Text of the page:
Gordon Liversidge, university professor, founder of the British Football Club and a hugely popular member of both the expat and local communities in Tokyo, died in November aged 65.
Originally from Sheffield, Liversidge moved to London and developed a passion for Crystal Palace Football Club.
He arrived in Japan in the mid-1970s, having gained a degree from the University of Salford, and initially took a job teaching English to employees at a number of firms, before getting a position at a high school in Saitama Prefecture.
About a decade later, he spent five years lecturing in the English department at a university in Nagano. He then took up a post as a professor focusing on English pedagogy, British and American culture, and multimedia at Otsuma Women’s Junior College in Tokyo, where he was deeply committed to his students and oversaw the college’s annual study abroad programme in Oxford.
Liversidge went on to complete an MA and PhD at Temple University’s Japan campus, with fluency in Japanese becoming another of his accomplishments.
Liversidge’s arrival in Tokyo coincided with the football team organised by the British Embassy Tokyo facing a decline in the number of embassy players available. He thus took on the task of setting up a replacement club and finding sufficient players.
He served variously as captain, organiser and “general head honcho” of the British Football Club (BFC), according to long-time friend and team-mate Don Whyte.
“He really loved his football and was instrumental in everything that the club did”, Whyte told BCCJ ACUMEN. “And he was a regular on a Saturday night when Premiership games were being shown on the big screen at the Footnik bar in Osaki”.
The club combined its bonenkai end-of-season party and a memorial for Liversidge on 10 December, with the club unveiling a commemorative plaque.
A non-religious funeral service was held at a temple in Takadanobaba in November, with about 200 people attending.
“It was standing room only and it took everyone aback that so many people came”, Whyte said. “But that goes to show just how many people knew him over the years”.
And while the tears flowed, according to one of those present, they were offset by plenty of laughs as Gordon’s closest friends recalled many of the absurd things he used to get up to—all on display in graphic detail in a slide show spanning the years.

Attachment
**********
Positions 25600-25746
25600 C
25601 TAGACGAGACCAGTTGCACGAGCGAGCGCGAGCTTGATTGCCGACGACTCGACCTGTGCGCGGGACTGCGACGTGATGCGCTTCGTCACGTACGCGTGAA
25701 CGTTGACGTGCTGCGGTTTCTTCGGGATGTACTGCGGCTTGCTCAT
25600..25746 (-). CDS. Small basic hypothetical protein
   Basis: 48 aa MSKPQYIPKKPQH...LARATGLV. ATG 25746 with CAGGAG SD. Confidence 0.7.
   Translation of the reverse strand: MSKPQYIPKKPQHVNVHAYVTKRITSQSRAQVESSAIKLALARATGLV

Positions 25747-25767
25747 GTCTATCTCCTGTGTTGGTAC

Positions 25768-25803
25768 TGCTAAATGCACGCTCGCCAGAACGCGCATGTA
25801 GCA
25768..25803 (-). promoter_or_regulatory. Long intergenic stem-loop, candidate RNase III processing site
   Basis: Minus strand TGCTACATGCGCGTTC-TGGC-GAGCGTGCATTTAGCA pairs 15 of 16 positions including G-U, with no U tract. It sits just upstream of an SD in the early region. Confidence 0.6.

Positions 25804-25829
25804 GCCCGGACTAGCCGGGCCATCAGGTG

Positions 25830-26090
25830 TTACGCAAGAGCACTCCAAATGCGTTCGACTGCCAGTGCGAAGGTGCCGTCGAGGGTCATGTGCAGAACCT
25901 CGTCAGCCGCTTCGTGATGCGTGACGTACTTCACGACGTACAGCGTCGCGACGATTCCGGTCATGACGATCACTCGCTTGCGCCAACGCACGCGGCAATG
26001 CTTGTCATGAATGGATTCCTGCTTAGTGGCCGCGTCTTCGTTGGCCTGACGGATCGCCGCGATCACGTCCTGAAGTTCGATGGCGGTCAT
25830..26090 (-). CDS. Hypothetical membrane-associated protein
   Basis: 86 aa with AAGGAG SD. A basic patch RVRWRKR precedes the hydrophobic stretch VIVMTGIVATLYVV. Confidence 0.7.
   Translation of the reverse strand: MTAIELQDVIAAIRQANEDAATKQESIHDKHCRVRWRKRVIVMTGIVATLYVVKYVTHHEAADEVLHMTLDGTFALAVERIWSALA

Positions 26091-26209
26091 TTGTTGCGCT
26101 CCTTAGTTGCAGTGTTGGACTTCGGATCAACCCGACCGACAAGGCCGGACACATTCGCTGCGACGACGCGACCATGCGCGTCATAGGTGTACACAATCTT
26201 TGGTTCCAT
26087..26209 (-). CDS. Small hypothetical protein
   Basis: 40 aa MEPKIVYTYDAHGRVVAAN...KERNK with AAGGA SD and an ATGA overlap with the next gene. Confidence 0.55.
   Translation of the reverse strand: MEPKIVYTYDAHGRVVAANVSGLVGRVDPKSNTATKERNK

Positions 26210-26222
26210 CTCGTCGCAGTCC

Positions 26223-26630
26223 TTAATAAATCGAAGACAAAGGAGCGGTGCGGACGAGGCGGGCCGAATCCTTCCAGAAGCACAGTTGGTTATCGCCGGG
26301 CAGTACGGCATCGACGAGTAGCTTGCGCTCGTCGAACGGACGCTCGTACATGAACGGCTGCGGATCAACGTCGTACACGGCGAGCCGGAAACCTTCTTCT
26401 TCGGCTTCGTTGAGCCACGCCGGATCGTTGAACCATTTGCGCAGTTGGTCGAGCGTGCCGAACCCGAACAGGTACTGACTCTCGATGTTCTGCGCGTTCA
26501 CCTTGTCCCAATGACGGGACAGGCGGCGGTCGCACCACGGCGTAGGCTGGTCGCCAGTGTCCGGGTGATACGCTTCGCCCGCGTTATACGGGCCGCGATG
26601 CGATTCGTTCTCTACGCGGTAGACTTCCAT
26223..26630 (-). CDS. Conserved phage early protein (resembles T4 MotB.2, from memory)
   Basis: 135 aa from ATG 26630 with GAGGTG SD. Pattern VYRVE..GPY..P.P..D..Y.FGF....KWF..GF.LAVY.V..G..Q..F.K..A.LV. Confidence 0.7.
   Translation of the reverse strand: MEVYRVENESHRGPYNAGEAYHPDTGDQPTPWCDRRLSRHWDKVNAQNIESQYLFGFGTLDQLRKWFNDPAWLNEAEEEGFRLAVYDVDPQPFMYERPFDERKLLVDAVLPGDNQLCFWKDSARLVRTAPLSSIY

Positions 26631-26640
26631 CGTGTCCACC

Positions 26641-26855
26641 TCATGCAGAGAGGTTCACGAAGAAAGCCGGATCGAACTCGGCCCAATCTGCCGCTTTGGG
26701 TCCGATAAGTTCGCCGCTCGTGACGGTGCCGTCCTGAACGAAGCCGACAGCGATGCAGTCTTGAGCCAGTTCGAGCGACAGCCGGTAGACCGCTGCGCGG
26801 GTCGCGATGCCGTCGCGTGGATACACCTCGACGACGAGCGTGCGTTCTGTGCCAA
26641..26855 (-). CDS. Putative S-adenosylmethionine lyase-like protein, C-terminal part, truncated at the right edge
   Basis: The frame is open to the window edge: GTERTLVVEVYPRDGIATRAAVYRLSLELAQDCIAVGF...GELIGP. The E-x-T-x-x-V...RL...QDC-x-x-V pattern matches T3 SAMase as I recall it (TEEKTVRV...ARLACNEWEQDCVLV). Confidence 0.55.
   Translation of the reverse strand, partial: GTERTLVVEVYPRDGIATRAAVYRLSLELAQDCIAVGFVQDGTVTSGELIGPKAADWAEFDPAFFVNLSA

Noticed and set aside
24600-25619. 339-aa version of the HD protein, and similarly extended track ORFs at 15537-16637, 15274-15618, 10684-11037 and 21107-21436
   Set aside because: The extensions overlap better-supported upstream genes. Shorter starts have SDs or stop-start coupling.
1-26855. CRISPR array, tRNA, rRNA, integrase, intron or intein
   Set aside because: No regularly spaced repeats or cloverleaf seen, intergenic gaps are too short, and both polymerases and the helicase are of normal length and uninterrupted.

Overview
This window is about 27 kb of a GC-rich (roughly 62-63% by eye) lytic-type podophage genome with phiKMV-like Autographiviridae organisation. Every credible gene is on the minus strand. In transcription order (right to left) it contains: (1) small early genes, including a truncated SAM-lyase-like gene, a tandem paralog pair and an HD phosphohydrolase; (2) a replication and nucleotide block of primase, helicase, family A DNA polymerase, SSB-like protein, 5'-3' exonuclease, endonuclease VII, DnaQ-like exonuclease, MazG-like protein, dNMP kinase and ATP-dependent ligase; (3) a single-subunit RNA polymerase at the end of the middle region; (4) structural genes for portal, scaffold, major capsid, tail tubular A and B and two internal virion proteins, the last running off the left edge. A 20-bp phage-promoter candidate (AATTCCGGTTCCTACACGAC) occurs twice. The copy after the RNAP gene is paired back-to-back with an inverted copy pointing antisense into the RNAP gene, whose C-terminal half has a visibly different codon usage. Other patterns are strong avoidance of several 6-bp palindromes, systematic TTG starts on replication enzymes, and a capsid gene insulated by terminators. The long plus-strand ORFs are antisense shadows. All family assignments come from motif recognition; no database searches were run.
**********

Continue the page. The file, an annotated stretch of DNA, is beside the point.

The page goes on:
“In Gordon’s world, table tops were for dancing on, beer was for spilling and his generous girth was for exhibiting”, Fred Varcoe, another BFC team mate, said. “And cars really did look better parked in rice paddies.
“As he would have wished, the service was more party than pathos”.
Hideko, his wife of 10 years, was present at the service, along with Liversidge’s two brothers, one having flown in from Australia and the other from the UK.
“It was a very sad occasion because his death was just so unexpected”, Whyte said. “Everybody there said Gordon never had a bad bone in his body; he was a really good bloke who would do whatever he could to help anyone who was having any sort of problem.
“He was a dedicated husband to Hideko and was great with his students, caring about them”.
Liversidge remained closely involved in the BFC after calling time on his football exploits, but also took up golf and went on annual overseas tours with expat friends, including to courses in Malaysia and Thailand. He was also involved in Brits at Lunch and other events and organisations in and around Tokyo.
Varcoe said he had first met Liversidge shortly after he arrived in Japan 30 years ago.
“He was one of the first people I met”, Varcoe said. “Luckily, I already had accommodation. Gordon would certainly have offered me some if I hadn’t. On one occasion, he allowed two homeless footballers to crash at his place ‘for a month or two’ even though he only had a six-mat room—which he was already sharing with someone else. Generous to a fault, indeed.
“He was also the life and soul of the football club. He founded it, ran it and also gave it much of its character.
“He loved his football, he loved drinking and took every opportunity to combine the two things”, he said.
“The team played a central role in the British expat community here and Gordon was this larger-than-life character at the very heart of it”, he said.
“And I think that is how we want to remember him”.